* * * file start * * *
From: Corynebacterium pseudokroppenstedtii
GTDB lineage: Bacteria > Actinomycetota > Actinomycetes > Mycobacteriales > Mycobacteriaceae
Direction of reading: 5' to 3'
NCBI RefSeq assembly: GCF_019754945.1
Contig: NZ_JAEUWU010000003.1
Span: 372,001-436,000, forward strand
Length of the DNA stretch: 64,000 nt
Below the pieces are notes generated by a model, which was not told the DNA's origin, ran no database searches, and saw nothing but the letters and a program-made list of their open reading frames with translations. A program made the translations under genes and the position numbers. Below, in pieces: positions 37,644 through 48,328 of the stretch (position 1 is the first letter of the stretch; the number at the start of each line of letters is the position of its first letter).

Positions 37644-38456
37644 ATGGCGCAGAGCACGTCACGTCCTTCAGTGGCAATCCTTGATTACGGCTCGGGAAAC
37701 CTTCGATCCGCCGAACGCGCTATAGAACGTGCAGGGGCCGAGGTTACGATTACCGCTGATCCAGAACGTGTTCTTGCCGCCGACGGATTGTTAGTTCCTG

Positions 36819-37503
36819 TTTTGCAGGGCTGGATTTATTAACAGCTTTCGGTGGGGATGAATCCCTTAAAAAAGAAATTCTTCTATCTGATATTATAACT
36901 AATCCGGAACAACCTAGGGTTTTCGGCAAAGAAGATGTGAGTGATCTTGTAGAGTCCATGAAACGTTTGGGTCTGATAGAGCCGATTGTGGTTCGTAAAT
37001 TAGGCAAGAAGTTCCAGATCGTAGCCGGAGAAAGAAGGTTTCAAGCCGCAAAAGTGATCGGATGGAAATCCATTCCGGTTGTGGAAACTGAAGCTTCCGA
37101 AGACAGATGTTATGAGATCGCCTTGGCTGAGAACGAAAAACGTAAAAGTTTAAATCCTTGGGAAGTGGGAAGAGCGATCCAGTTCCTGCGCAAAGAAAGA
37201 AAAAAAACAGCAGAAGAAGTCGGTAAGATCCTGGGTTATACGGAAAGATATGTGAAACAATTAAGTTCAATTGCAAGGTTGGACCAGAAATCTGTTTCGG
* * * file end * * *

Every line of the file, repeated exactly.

From: Corynebacterium pseudokroppenstedtii
GTDB lineage: Bacteria > Actinomycetota > Actinomycetes > Mycobacteriales > Mycobacteriaceae
Direction of reading: 5' to 3'
NCBI RefSeq assembly: GCF_019754945.1
Contig: NZ_JAEUWU010000003.1
Span: 372,001-436,000, forward strand
Length of the DNA stretch: 64,000 nt
Below the pieces are notes generated by a model, which was not told the DNA's origin, ran no database searches, and saw nothing but the letters and a program-made list of their open reading frames with translations. A program made the translations under genes and the position numbers. Below, in pieces: positions 37,644 through 48,328 of the stretch (position 1 is the first letter of the stretch; the number at the start of each line of letters is the position of its first letter).

Positions 37644-38456
37644 ATGGCGCAGAGCACGTCACGTCCTTCAGTGGCAATCCTTGATTACGGCTCGGGAAAC
37701 CTTCGATCCGCCGAACGCGCTATAGAACGTGCAGGGGCCGAGGTTACGATTACCGCTGATCCAGAACGTGTTCTTGCCGCCGACGGATTGTTAGTTCCTG

Positions 36819-37503
36819 TTTTGCAGGGCTGGATTTATTAACAGCTTTCGGTGGGGATGAATCCCTTAAAAAAGAAATTCTTCTATCTGATATTATAACT
36901 AATCCGGAACAACCTAGGGTTTTCGGCAAAGAAGATGTGAGTGATCTTGTAGAGTCCATGAAACGTTTGGGTCTGATAGAGCCGATTGTGGTTCGTAAAT
37001 TAGGCAAGAAGTTCCAGATCGTAGCCGGAGAAAGAAGGTTTCAAGCCGCAAAAGTGATCGGATGGAAATCCATTCCGGTTGTGGAAACTGAAGCTTCCGA
37101 AGACAGATGTTATGAGATCGCCTTGGCTGAGAACGAAAAACGTAAAAGTTTAAATCCTTGGGAAGTGGGAAGAGCGATCCAGTTCCTGCGCAAAGAAAGA
37201 AAAAAAACAGCAGAAGAAGTCGGTAAGATCCTGGGTTATACGGAAAGATATGTGAAACAATTAAGTTCAATTGCAAGGTTGGACCAGAAATCTGTTTCGG